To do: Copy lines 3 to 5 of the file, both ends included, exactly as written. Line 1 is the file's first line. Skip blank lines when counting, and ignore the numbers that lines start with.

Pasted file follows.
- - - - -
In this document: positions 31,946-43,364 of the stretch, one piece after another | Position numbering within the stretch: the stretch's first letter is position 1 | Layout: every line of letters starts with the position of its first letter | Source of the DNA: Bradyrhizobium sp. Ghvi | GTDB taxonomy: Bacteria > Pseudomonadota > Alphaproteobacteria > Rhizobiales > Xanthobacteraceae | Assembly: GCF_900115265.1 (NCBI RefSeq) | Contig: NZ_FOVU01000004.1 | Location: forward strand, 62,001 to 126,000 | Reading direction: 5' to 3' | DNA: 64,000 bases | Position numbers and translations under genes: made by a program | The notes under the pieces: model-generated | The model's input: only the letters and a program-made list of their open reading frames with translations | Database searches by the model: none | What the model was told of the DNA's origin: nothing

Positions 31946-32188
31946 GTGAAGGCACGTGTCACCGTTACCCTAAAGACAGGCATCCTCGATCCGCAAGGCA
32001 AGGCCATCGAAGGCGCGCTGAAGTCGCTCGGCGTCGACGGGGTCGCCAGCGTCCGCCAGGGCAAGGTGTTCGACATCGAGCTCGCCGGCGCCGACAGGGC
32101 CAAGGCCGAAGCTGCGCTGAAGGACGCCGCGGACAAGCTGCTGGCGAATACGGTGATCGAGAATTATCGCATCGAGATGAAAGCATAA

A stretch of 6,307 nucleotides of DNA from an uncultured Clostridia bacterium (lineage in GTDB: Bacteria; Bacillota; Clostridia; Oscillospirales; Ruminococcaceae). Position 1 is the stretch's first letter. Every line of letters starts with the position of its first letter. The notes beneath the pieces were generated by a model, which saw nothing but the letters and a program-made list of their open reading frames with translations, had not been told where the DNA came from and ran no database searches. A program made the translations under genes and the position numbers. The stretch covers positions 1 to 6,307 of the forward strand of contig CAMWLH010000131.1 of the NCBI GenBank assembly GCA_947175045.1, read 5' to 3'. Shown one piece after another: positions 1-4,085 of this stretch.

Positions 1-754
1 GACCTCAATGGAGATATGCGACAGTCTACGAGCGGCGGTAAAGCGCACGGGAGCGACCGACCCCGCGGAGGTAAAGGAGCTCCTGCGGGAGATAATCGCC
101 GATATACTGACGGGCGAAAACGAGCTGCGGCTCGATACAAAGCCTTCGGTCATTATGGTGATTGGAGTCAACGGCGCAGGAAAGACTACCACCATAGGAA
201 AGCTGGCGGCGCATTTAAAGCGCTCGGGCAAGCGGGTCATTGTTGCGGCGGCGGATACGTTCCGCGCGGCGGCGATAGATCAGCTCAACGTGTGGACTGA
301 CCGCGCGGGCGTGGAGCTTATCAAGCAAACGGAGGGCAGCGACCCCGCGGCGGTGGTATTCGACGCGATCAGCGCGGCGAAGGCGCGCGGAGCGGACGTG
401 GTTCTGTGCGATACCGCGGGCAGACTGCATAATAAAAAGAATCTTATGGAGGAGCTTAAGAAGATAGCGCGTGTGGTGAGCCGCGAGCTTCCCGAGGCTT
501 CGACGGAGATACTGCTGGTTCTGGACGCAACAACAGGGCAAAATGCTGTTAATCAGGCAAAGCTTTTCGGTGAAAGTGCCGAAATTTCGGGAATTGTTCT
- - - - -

31946 GTGAAGGCACGTGTCACCGTTACCCTAAAGACAGGCATCCTCGATCCGCAAGGCA
32001 AGGCCATCGAAGGCGCGCTGAAGTCGCTCGGCGTCGACGGGGTCGCCAGCGTCCGCCAGGGCAAGGTGTTCGACATCGAGCTCGCCGGCGCCGACAGGGC
32101 CAAGGCCGAAGCTGCGCTGAAGGACGCCGCGGACAAGCTGCTGGCGAATACGGTGATCGAGAATTATCGCATCGAGATGAAAGCATAA